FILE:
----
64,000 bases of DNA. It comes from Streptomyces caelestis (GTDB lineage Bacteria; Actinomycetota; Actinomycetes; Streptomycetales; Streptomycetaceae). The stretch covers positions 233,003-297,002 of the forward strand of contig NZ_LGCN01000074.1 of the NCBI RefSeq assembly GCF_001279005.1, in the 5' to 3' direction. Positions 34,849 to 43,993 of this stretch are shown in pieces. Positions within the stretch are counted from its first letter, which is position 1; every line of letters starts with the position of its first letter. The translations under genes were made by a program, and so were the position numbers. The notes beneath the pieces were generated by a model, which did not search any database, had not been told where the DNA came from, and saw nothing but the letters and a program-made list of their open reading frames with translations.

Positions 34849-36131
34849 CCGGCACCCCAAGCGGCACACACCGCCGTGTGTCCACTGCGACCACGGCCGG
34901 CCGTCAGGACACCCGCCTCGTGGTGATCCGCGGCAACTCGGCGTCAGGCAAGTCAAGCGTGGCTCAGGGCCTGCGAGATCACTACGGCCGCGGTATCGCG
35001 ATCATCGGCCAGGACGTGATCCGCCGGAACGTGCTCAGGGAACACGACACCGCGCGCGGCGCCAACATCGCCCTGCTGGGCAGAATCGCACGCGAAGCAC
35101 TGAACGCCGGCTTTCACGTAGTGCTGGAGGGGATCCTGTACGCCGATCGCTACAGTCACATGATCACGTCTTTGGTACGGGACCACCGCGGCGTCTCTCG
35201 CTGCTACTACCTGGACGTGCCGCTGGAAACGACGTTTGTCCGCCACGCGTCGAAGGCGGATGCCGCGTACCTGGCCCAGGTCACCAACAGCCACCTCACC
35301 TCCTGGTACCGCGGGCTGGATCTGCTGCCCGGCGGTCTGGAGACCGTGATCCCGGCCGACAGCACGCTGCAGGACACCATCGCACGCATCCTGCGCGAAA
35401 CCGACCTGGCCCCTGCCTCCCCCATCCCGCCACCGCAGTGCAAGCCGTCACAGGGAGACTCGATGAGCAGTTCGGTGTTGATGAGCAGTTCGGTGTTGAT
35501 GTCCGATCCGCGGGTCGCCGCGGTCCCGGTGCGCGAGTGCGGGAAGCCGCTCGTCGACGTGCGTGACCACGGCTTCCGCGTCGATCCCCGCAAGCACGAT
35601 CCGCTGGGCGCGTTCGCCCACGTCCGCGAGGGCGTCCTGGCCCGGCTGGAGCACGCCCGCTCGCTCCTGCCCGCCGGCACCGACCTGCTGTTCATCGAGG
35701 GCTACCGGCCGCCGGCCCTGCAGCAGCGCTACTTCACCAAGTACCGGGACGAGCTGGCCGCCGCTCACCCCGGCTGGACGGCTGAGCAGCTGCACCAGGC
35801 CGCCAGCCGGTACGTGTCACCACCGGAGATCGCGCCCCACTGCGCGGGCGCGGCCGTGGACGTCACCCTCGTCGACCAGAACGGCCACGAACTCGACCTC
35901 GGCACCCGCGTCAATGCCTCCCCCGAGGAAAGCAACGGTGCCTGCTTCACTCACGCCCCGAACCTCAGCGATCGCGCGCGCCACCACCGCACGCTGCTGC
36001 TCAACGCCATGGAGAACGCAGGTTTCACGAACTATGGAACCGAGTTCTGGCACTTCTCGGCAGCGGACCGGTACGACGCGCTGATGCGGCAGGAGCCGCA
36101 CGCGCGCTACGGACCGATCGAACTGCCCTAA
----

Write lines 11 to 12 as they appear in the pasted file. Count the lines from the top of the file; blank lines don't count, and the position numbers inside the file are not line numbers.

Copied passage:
35601 CCGCTGGGCGCGTTCGCCCACGTCCGCGAGGGCGTCCTGGCCCGGCTGGAGCACGCCCGCTCGCTCCTGCCCGCCGGCACCGACCTGCTGTTCATCGAGG
35701 GCTACCGGCCGCCGGCCCTGCAGCAGCGCTACTTCACCAAGTACCGGGACGAGCTGGCCGCCGCTCACCCCGGCTGGACGGCTGAGCAGCTGCACCAGGC